DEJA VU (2006)
Director: Tony

I’ve never met Denzel Washington, and can’t give a first hand account of his wit, but he certainly plays “smart” well, which can often be a pretty hard attribute to fake (For reference, see Denise Richards as Nuclear Physicist Dr. Christmas Jones in The World Is Not Enough).

What he doesn’t play convincingly is stupid. Now, this is where the movie becomes confusing; Denzel’s character is supposed to be almost abnormally observant, to the degree that some top secret branch of government super-cops hires him on the spot to help find a terrorist bomber.

Now why would this character watch what has been established as surveillance footage of one of the deceased victims, and ask “Can she hear us?”. I mean, to be fair, this footage does turn out to be a bit of a wormhole, but Denzel doesn’t know that. Isn’t that kind of a leap in logic?

There are several leaps in logic in this movie, even on top of the usual nonsense that comes with a time travel plot. Character motivations are highly questionable all around, the plot makes little to no sense, and it has some of the worst dialogue outside of an Ehren Kruger film.

There’s an extremely forced and silly car chase scene, in which Denzel proceeds to kill more people in traffic collisions than actually died in the terrorist bombing. It also suffers from the fairly common sci-fi ending in which problems are thwarted via supernatural means, but there would be absolutely no way to prove that to the police.

6 out of 10

Director: Ridley

Ridley does his version of Heat, bringing two fantastic actors together for a cops and robbers film in which they share about one and a half scenes together.

Denzel and Russell are both good in this (Well, Denzel’s kinda evil, but you get the point), but there really isn’t much to work with here. It’s the standard Rise and Fall of the Gangster plot we’ve seen a thousand times before, but with all of the prurient and violent bits drained out. And it goes on, and on, and on. . .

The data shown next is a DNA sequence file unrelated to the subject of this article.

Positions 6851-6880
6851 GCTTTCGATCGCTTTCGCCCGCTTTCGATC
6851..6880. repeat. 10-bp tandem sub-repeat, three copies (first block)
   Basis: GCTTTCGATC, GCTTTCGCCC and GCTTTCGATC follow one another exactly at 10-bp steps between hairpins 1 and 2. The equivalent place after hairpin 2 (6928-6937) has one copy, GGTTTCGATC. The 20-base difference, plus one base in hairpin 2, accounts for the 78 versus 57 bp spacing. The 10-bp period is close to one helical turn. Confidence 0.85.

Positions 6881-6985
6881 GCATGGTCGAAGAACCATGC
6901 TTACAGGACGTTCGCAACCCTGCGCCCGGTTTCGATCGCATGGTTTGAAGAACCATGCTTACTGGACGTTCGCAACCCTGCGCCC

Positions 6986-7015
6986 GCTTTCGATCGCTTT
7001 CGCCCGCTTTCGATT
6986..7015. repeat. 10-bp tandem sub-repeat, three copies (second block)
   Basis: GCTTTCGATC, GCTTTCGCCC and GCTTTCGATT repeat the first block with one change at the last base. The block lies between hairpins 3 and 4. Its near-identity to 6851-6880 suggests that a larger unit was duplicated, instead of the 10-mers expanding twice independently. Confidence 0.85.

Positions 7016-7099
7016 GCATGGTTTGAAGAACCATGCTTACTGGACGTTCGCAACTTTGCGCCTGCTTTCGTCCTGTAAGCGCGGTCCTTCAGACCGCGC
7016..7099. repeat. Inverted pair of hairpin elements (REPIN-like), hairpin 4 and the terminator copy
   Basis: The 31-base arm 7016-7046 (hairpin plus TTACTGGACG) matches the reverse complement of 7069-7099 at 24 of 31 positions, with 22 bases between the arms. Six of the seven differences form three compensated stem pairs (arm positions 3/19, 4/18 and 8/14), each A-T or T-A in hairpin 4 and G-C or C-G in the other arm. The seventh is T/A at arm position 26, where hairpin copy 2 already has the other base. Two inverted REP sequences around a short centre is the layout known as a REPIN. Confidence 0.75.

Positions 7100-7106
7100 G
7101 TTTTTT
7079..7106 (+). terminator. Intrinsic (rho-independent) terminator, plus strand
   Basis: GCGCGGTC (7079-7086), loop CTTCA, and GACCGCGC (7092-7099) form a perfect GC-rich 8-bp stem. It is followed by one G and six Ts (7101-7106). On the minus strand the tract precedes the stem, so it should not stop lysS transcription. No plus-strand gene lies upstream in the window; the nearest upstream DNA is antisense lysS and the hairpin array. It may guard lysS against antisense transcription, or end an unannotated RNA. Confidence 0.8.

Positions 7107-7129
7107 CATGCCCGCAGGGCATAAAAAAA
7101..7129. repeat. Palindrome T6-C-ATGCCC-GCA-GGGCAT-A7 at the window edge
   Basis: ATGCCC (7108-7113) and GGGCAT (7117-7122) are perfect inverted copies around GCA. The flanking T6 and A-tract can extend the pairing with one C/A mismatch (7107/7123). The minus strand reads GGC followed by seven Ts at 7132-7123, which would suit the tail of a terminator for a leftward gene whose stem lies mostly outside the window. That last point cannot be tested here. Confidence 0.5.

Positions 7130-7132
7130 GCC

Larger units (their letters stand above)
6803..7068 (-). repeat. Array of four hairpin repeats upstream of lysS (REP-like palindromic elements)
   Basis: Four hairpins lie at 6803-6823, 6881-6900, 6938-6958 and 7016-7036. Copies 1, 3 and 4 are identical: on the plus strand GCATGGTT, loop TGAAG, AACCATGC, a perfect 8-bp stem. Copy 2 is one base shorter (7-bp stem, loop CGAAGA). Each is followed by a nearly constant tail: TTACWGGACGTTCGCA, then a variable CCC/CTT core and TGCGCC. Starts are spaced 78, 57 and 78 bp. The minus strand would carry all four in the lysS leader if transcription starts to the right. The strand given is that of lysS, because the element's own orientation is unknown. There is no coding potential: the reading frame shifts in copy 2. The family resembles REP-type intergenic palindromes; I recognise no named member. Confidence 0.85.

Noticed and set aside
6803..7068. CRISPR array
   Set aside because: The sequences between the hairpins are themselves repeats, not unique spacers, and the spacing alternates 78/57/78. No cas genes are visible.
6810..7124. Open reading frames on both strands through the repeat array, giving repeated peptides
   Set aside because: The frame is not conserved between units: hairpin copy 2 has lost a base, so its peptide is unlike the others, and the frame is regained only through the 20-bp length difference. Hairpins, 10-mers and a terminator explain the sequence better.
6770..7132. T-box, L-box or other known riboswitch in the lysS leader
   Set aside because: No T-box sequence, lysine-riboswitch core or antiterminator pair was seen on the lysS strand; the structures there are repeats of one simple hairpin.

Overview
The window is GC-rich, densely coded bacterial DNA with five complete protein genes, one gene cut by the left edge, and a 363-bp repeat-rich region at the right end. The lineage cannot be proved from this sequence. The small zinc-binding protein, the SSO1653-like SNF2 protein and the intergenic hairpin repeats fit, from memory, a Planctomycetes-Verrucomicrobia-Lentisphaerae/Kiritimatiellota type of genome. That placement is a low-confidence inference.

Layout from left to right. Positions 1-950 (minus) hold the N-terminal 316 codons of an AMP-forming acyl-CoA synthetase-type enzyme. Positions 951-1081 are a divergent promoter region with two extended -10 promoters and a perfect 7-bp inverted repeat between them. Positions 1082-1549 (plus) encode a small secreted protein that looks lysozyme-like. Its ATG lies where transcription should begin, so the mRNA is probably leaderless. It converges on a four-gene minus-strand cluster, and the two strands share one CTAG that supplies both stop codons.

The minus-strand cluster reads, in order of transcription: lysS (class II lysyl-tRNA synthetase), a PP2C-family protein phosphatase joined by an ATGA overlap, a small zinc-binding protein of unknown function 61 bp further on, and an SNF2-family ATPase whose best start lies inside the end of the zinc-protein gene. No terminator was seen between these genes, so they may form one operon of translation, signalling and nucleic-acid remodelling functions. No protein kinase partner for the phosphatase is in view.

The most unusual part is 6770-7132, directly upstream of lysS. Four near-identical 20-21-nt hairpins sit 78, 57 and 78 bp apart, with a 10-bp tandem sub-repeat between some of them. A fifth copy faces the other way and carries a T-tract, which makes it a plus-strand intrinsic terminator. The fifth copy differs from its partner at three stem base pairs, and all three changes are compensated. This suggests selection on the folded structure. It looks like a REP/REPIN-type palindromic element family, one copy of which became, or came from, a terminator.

And let’s be honest; True story or not, that ending is horrible. Even worse is the “Extended Cut” ending, which plays like the pilot for a buddy cop show. Actually, for a laugh, that ending is worth a watch sometime.

There’s quite a bit of potential here, but the pacing is terrible, and I’m pretty sure that Ridley has no idea what the point of this film is.

6 out of 10

Director: Ridley

With all the discussion of the pros and cons of the US invasion of Iraq, I’d like to point out one relatively minor con that doesn’t get as much media attention: The never ending glut of movies about the invasion of Iraq.

And I’m not just talking about movies that directly reference Fallujah in their narrative. I’m also talking about all of the films where the subtext is about the Iraq war, which is a large percentage of the films produced this decade. Particularly big budget action films, from Avatar to Prince Of Persia. I get it, guys; War is bad.

Which is why it’s quite refreshing to see a movie that deals with American incursion in the Middle East with a bit more “balanced” perspective. Sure, DiCaprio’s frazzled spy is a hero, but he’s also someone who will lead innocent people to their death in the service of the “greater good”. And he’s a damn boy scout compared to his boss, played by Russell Crowe. Crowe is playing a game of chess, with the terrorists and DiCaprio as pieces to be moved around.

I’m a spy film fanatic, and as much as I do love the James Bond type of film, I also love the gritty, more realistic take on the job that writers like John Le Carre specialize in. This is much more in the Le Carre style. Strangely, though, the plot of the movie actually has a lot of similarities to the original Bourne Identity novel.

The chemistry between DiCaprio and Crowe is fantastic; These guys need to be in more things together. Easily one of my favorite Crowe performances: He’s one second the hero, the next second the villain; Sometimes completely ineffectual and charming, sometimes scheming and terrifying. And strangely, for a Ridley film, the action scenes are fantastic.

If you haven’t seen this one, and love a good espionage thriller, I would highly recommend it.

8 out of 10